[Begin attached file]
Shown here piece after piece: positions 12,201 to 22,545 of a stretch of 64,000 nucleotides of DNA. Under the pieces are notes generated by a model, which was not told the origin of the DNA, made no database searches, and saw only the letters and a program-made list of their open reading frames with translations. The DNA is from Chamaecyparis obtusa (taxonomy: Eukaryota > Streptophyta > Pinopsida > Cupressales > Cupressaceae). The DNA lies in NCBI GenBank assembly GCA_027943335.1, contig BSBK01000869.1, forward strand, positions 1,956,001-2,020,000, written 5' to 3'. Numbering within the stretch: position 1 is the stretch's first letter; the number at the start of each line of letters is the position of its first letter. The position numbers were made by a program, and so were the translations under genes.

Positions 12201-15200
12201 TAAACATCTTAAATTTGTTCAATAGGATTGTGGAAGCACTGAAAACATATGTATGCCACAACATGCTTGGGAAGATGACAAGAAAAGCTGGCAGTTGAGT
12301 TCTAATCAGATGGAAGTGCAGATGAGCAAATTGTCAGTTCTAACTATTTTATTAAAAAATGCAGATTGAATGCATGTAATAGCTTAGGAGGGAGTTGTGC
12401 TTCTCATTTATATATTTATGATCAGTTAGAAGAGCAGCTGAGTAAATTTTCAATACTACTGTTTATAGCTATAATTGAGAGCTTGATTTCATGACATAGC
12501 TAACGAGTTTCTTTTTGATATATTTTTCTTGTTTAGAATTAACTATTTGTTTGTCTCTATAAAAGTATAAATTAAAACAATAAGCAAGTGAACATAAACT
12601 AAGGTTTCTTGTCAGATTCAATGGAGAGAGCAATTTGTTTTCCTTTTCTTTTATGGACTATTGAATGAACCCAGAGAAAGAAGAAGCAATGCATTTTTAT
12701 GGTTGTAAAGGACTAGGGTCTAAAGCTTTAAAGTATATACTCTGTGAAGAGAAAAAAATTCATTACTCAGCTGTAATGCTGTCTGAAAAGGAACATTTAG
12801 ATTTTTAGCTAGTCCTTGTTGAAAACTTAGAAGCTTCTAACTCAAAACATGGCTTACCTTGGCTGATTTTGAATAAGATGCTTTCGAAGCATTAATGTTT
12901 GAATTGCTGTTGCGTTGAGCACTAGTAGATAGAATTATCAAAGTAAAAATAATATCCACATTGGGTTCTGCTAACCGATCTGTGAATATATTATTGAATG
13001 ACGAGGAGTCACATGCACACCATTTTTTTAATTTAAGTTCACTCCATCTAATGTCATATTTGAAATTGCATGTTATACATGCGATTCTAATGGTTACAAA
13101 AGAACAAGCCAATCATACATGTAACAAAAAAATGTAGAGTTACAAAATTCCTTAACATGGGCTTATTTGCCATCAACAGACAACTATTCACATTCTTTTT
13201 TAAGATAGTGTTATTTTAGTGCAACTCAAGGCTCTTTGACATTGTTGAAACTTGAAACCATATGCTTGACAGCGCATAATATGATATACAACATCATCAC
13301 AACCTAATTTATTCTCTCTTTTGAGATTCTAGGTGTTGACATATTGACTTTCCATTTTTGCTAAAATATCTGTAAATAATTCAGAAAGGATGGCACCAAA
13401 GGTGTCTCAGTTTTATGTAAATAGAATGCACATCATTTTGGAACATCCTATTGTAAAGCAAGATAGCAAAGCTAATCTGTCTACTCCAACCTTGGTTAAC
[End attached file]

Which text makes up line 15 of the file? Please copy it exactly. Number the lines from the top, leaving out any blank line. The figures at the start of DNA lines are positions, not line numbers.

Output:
13401 GGTGTCTCAGTTTTATGTAAATAGAATGCACATCATTTTGGAACATCCTATTGTAAAGCAAGATAGCAAAGCTAATCTGTCTACTCCAACCTTGGTTAAC